Regards,
John

If you are looking @ a commercial installation or anything – Always go for a TESLA – they are the ones officially certified for computation (NVIDIA guys - correct me if I am wrong here)

Certified for charging more… Did I say that out loud?

I have two Tesla cards in my workstation and I am looking into switching because aside from the RAM, the Tesla card doesn’t really impress me at all… aside from the cost.
I would definitely go with the 280 at that price point… unless you really need the 1.5GB

As a follow up to my recent post. I purchased an 280 to try and speed up the rate limiting portion of my code which was taking approx 35sec on the Tesla card… I figured I could come close to cutting the run time in half. At any rate, I am not sure how this happened, but my 35 sec code now runs in 7 sec.

I am talking about a 5x speed up just from going from the G80 Tesla to the GTX 280 at standard clock speed. That of course is only for my specific/poorly written code.

Assuming you’re running the same code (e.g., you’re not recompiling and using -arch sm_13, because that could be more registers or whatever), I’d bet that it’s because of the improved behavior of nearly-coalesced accesses. Check the 2.0 programming guide for specifics. Different clocks and number of SMs will play a role, of course, but you’re way above the theoretical maximum for that alone to be the reason why.

Most programmers rely on logic;
Few programmers rely on Magic :-)

Enjoy!

Wow, nice. Could it be that your code doesn’t coalesce memory accesses on compute 1.0 hardware, and takes advantage of the new relaxed coalescing rules on compute 1.3? That is the only thing I could think of that would make such a big difference in performance.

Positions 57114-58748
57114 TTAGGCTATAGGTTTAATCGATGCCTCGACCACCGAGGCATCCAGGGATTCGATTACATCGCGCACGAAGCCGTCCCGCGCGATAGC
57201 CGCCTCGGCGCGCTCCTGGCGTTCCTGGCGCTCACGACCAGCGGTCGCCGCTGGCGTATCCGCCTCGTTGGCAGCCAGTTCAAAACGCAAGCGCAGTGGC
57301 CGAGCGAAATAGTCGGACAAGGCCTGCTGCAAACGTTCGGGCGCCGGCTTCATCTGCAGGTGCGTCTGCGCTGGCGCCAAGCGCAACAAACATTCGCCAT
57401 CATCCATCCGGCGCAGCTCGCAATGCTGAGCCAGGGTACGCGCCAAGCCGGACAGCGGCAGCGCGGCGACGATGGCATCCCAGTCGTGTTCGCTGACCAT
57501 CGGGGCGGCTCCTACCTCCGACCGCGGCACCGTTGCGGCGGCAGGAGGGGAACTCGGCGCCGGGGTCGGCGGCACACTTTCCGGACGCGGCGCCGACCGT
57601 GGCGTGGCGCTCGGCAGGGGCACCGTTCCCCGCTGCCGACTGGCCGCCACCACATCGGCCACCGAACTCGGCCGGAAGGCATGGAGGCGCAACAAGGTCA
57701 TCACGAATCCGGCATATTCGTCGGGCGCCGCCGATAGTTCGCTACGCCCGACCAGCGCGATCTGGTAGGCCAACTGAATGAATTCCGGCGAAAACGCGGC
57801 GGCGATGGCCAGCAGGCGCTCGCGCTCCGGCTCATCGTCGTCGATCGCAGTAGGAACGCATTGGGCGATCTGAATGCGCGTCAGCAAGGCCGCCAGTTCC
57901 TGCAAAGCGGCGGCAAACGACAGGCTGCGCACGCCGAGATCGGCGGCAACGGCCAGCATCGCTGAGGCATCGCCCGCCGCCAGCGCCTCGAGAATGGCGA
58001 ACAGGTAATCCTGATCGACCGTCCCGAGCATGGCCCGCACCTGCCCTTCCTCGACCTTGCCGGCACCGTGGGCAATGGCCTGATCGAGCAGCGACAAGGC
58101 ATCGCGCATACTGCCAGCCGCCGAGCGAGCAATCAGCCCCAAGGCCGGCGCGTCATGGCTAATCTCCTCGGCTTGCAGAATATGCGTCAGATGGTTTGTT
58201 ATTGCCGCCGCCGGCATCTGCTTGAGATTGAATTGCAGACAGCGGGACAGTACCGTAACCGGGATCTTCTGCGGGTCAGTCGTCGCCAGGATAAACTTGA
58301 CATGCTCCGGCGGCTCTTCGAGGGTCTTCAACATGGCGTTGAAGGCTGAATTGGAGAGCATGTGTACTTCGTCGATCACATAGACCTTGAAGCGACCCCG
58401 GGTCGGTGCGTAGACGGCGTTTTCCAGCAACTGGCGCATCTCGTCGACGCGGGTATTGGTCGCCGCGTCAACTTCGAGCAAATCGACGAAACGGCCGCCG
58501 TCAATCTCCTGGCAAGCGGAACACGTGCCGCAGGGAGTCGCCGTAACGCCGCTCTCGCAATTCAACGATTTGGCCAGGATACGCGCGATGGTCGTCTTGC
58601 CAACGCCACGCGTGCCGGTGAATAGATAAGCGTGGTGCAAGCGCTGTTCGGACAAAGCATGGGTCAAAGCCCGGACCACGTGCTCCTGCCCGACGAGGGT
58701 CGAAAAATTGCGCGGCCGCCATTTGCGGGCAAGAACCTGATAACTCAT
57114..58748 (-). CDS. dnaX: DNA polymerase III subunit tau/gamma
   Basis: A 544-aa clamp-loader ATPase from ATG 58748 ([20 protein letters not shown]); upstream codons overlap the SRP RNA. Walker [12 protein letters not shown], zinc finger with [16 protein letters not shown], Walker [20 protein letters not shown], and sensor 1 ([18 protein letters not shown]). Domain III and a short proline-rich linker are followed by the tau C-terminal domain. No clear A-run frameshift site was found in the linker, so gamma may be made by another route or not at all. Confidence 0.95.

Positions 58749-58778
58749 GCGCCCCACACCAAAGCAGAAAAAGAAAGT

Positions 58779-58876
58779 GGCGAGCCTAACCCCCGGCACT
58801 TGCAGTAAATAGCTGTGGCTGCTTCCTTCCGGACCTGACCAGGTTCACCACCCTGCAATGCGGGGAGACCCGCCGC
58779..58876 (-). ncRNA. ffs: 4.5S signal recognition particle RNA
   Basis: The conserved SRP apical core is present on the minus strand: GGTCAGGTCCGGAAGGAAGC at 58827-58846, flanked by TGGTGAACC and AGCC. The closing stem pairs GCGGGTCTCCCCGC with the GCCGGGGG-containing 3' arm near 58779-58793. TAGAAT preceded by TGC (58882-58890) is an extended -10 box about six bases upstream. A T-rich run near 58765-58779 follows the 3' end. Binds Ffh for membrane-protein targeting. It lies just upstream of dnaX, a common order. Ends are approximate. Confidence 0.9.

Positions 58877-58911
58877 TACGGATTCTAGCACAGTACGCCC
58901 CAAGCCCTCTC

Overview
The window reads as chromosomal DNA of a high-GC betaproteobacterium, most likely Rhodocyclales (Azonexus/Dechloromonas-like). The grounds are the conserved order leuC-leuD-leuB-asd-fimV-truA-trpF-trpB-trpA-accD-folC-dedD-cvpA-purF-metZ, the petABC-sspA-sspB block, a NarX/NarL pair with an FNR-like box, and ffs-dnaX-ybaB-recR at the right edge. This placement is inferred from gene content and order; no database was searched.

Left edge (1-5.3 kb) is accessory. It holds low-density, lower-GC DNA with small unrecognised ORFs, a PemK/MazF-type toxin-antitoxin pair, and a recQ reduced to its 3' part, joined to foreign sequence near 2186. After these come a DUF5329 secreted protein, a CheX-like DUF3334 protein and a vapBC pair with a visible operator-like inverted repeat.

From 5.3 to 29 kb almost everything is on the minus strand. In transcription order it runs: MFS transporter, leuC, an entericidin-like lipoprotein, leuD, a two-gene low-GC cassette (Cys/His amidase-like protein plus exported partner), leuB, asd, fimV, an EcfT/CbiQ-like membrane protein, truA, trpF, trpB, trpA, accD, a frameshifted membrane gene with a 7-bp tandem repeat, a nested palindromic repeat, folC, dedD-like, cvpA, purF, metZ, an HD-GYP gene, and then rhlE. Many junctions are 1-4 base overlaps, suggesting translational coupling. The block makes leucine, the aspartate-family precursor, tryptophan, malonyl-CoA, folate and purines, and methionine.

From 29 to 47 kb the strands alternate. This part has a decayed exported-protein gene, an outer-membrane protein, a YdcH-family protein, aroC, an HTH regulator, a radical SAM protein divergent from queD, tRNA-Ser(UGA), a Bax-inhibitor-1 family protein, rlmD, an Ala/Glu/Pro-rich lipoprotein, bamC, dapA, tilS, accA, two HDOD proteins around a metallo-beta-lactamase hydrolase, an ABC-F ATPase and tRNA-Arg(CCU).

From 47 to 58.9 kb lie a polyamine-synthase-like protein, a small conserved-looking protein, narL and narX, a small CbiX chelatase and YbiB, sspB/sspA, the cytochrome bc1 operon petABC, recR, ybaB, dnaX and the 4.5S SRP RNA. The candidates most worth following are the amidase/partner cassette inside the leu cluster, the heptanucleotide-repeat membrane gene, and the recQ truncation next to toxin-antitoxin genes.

well, doubling the amount of registers also helps a lot. Add to that the fact that you have 240 SP’s vs 128…

Well, nothing was changed in the actual code. The only difference was the new card and the associated driver update. I am still using CUDA 1.1.
I am pretty sure that the extra/unaccounted for speed up is related mostly to memory coalescing since that particular hunk of code was written pretty early in my CUDA days and so is not really optimized in any particular manner.
That being said, I have no idea why the performance jump was so large… I am not what you would call a “gifted programmer”… or a “programmer” for that matter. I am just a guy with more money than sense who goes around dropping money on GPUs like they are going out of style.

Mouli,

When you say 35seconds – Is that for a single kernel OR the whole application OR a bunch of kernels ?

If it is a single kernel - how did u manage the 5-sec watchdog timer stuff?

Best Regards,
Sarnath

The 35 sec was for multiple kernels, though that really doesn’t get to the issue that you are asking about. The 5 sec watchdog issue is only for display attacted devices. I have an 8600 which I am using to run my displays and separate GPUs for the CUDA code.
Hope that answers your question.

I was told that even TESLA suffers this 5-sec limitation because it is still the GRAPHICS driver that controls the TESLA and other CUDA capable cards that are not attached to the display!

Thanks for the info!

Whoever told you this is wrong.

We have been over this before: http://forums.nvidia.com/index.php?showtopic=62434&hl=tesla

Well, it is my own thread out there :-)

I had this thread in mind when I was writing this reply. SOmehow, it was registered in my head that TESLA would still have to put up with the Graphics driver limitation – atleast in windows!

May b Linux can survive that… but not Windows… is that right?